I never bought into it, so I can't say for certain, but I think a big part of it was that RoR had some serious security holes. Well, so does PHP, but it remains popular.
Beyond that, while Ruby seems OK with Puppet, the Ruby gem stuff for Ansible is a continual nightmare for me. I don't know if RoR had that problem as well, but if it did, I could see where the fantasy of getting rupee-a-day junior programmers to crank out websites by the score would wilt pretty rapidly.
"privilege" comes from the Latin words for "private" and "law" (legal) and dates to feudal times. To "claim privilege" meant that you were above the laws that applied to the common people.
I don’t have my finger on the pulse of most major trends, either up or down — too busy working on Rails to step back and see what the world thinks, I guess :-) But in general I think popularity always has some wobble. It could well be an ongoing process of people exploring what are and aren’t Rails’s sweet spots — that can account, I find, for a lot of the volatility in any technology’s popularity.
Ruby training coming up in September! David A. Black and Erik Kastner team up for fast-paced, four-day Ruby intro, in New Jersey, September 14-17. See http://rubyurl.com/vmzN or contact David.
I don't think popularity has waned much, if at all. For awhile there was a lot of buzz about Ruby and how it was going to topple the giants - Java, Python, C#. But that never happened, and when people look back on, say, 2010, and compare it to now, they don't see the same level of excitement or hopefulness. That's understandable, but doesn't necessarily reflect a decrease in usage or, certainly, utility.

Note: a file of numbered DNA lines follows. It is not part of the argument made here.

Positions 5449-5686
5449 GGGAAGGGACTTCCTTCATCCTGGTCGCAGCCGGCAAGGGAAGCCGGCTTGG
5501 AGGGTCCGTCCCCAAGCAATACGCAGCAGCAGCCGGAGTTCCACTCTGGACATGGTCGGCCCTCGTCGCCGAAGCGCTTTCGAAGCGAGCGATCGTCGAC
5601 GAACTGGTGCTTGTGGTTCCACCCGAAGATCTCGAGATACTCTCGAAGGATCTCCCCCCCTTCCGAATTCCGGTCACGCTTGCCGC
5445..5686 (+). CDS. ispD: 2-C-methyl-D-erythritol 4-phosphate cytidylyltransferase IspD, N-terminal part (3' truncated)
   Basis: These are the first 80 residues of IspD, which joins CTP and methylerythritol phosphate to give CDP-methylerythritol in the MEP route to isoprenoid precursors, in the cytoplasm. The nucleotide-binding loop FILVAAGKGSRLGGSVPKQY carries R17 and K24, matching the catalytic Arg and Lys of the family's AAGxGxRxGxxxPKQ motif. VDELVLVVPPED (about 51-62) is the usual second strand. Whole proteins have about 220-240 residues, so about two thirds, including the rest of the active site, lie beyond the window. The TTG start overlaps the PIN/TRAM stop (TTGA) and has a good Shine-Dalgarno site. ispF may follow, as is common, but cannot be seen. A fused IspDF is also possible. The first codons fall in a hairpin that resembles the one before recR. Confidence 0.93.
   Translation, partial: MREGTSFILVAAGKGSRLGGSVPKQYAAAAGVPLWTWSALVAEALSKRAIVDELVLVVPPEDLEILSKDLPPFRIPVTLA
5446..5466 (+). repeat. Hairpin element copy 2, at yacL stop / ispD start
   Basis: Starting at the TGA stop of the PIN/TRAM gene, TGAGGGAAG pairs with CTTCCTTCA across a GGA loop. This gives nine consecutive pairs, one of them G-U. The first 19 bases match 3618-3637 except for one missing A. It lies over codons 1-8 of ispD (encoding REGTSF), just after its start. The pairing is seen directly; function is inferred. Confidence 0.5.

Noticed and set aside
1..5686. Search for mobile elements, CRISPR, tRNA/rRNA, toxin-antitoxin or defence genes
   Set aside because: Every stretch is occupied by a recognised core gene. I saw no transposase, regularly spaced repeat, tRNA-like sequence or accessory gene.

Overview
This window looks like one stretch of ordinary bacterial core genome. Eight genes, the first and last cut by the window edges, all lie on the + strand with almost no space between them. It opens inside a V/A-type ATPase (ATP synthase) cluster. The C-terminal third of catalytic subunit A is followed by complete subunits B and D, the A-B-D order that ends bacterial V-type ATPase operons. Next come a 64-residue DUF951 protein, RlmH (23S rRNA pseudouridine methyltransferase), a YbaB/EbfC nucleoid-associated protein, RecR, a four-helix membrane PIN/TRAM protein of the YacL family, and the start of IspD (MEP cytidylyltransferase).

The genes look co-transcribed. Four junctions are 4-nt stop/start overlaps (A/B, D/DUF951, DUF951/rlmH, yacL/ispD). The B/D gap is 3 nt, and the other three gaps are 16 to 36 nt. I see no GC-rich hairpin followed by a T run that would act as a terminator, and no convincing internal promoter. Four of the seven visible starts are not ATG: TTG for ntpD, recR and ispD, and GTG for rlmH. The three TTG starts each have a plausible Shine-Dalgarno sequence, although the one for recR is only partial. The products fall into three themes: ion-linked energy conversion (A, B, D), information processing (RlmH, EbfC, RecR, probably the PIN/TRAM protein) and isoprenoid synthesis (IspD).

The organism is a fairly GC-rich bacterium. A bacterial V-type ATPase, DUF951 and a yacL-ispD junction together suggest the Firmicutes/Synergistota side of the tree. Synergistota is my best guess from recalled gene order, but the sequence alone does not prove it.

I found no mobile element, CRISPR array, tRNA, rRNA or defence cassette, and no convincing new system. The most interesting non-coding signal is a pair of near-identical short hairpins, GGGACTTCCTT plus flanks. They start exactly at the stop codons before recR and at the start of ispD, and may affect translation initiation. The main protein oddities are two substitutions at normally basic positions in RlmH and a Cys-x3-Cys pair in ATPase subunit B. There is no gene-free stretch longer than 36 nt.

I view the history a little differently. I love Ruby (obviously), and I think the language maintaining its status as an underdog gives it distinct advantages. It doesn't have to support every release ever made (Java) or lock itself into only one right way of doing things (Python). It's free to experiment, take suggestions and contributions from an active community, and cultivate it's already strong following. In programming, as in life, the most popular things are not always the best!
some Ruby developers look into Elixir/Phoenix ecosystem after a certain point. even though its a huge different stack from object-oriented to functional paradigm and highly concurrent design but syntax feel the almost rubyish style and phoenix framework do a great job like Rails by making things feels awesome.
Erlang VM bring the real value here, its Distributed nature, Fault tolerance and high availability do the real magic.